O’Neill believes the European Convention on Human Rights, which requires governments to respect “private and family life,” would not allow the law.

According to the London Telegraph, the Children and Young People Bill is under fire for overstepping government rights.

The report explained: “The Conservatives unsuccessfully argued that a guardian should only become involved where there were concerns over issues of well-being or safety of a child.”

Liz Smith, the Scottish Conservative Party young people official, told the newspaper, “This will tip the balance of family responsibility away from parents toward the state – something which most parents find completely unacceptable.”

Smith said forcing all young people “to have a named person will, inevitably, dilute the resources available for our most vulnerable children.”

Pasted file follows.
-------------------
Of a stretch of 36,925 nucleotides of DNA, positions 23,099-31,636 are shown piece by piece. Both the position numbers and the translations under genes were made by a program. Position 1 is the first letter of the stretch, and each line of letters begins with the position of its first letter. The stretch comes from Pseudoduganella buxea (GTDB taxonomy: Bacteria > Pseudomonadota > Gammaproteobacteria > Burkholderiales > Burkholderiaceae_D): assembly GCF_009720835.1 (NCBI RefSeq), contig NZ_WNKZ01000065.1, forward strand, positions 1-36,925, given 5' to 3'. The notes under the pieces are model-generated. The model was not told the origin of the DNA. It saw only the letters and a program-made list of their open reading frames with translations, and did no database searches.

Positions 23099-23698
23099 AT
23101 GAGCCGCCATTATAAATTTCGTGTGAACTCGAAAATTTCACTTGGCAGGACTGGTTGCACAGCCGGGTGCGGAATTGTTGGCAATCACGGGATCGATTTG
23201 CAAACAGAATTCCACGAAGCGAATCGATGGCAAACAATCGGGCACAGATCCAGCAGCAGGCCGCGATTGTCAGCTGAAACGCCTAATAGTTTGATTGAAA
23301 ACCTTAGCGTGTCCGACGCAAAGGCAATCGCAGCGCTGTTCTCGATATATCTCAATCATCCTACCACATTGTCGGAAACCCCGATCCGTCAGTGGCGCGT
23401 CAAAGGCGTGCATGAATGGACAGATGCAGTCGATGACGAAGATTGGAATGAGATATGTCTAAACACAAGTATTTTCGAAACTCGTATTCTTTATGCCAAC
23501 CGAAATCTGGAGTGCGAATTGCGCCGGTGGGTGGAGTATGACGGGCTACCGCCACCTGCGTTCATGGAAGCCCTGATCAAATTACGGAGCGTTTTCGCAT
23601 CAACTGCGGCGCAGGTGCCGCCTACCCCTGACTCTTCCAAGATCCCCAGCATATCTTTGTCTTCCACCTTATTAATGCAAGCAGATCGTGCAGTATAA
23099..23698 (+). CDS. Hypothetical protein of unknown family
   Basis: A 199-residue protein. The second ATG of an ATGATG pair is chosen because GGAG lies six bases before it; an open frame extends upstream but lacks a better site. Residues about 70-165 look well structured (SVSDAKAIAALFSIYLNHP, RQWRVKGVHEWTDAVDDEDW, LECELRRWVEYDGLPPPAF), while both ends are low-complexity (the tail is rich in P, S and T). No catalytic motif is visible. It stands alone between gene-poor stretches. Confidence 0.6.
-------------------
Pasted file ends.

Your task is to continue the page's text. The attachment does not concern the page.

The Catholic Church, the Church of Scotland and a number of legal organizations have opposed the idea.

The institute said some 8,000 children already have been singled out for “targeted intervention” by the government.

A government official revealed that 7,927 children already had been given a “Child’s Plan” by a teacher or heath department official.

In a report by the institute, Nick Pickles, director of Big Brother Watch, said the figures suggest that “thousands of families are having their privacy interfered with on a daily basis.”

WND previously reported that a sociology lecturer was warning the plan could lead to the targeting of perfectly good and careful parents.

Lecturer Stuart Waiton told the institute, “It will take very little to trigger an investigation into a child and from there a false picture can easily be arrived at.”